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Swami Vivekananda

Editorial team

Swami Vivekananda, known in his pre-monastic life as Narendranath Datta, was born in an affluent family in Kolkata on 12 January 1863. A lover of mankind, he strove to promote peace and human brotherhood.
Swami Vivekananda's inspiring personality was well known, both in India and in America during the last decade of the nineteenth century and the first decade of the twentieth century. The unknown monk of India suddenly leapt into fame at the Parliament of Religions held in Chicago in 1893, at which he represented Hinduism. “Sisters and brothers of America”, these loving words were enough to captivate everyone. His popularity was described aptly by the Boston evening transcript, a local newspaper, which stated four thousand people in the hall of Columbus would sit smiling and expectant waiting an hour or two of speeches of other men to listen to Swami Vivekananda for fifteen minutes.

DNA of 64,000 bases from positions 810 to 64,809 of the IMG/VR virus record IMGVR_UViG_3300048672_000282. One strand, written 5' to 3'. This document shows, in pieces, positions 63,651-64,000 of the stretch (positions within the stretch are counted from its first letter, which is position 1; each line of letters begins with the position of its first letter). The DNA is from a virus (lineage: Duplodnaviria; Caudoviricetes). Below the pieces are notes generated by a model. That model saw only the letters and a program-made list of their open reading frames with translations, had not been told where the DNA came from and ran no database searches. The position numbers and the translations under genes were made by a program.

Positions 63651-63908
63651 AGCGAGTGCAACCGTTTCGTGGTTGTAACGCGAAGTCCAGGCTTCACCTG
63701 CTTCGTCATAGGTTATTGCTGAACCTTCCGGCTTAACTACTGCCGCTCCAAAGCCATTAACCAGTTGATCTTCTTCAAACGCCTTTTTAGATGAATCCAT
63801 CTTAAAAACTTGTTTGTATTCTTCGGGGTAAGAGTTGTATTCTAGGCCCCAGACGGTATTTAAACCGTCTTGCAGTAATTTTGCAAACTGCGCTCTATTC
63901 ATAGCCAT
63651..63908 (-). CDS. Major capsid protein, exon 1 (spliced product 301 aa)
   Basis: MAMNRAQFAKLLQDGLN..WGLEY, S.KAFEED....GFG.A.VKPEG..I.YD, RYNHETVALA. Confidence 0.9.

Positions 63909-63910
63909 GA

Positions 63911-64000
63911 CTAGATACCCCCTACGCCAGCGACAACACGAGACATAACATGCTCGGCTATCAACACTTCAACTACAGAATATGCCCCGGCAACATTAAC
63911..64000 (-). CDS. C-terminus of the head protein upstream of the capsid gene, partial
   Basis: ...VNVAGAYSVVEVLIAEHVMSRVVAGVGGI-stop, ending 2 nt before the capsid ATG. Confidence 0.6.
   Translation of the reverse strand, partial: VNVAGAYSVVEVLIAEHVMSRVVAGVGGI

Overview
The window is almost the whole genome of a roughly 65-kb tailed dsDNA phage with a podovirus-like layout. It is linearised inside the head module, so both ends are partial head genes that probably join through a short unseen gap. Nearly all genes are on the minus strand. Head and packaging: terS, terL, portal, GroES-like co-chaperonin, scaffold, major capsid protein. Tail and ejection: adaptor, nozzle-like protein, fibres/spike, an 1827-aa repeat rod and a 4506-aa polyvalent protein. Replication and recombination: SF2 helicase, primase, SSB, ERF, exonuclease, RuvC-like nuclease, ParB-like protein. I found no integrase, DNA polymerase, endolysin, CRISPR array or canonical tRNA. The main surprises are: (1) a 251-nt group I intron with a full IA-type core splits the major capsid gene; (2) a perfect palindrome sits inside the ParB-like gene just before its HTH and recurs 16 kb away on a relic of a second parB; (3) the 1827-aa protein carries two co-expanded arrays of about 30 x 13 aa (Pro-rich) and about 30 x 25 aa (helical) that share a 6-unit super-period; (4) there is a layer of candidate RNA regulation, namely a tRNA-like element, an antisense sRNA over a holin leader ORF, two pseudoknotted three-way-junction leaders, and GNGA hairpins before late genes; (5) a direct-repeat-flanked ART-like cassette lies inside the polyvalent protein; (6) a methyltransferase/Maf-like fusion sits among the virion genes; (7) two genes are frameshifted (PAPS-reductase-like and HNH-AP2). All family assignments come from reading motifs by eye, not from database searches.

After the Parliament of Religions, he toured many parts of the US as a guest. Swami Vivekananda spent nearly two years lecturing in the eastern and central United States, primarily in Chicago, Detroit, Boston, and New York. Due to deteriorating health, he ended his lecture tours and began giving free, private classes in vedanta and yoga. Beginning in June 1895, Vivekananda gave private lectures at Thousand Island Park in New York for two months. During his first visit to the West, he travelled to England twice, in 1895 and 1896, lecturing successfully there. Vivekananda was offered academic positions in two American universities (one was the chair in Eastern Philosophy at Harvard University and a similar position at Columbia University); he declined both, since his duties would conflict with his commitment as a monk.
In India, he repeatedly addressed social issues like uplifting the people, eliminating the caste system, promoting science and industrialisation, addressing widespread poverty and ending colonial rule. These lectures, published as ‘Lectures from Colombo to Almora’, demonstrate his nationalistic fervour and spiritual ideology.
12th January, the birthday of Swami Vivekananda, is observed as 'National Youth Day' in India. A spiritual genius of commanding intellect and power, Swami Vivekananda crammed immense labour and achievement into his short life of thirty nine years. His vast knowledge of Eastern and Western culture as well as his deep spiritual insight, fervid eloquence, brilliant conversation, broad human sympathy, colourful personality, and handsome figure made an irresistible appeal to the ones who came in contact with him. People who saw or heard Swami Vivekananda always cherished his memory.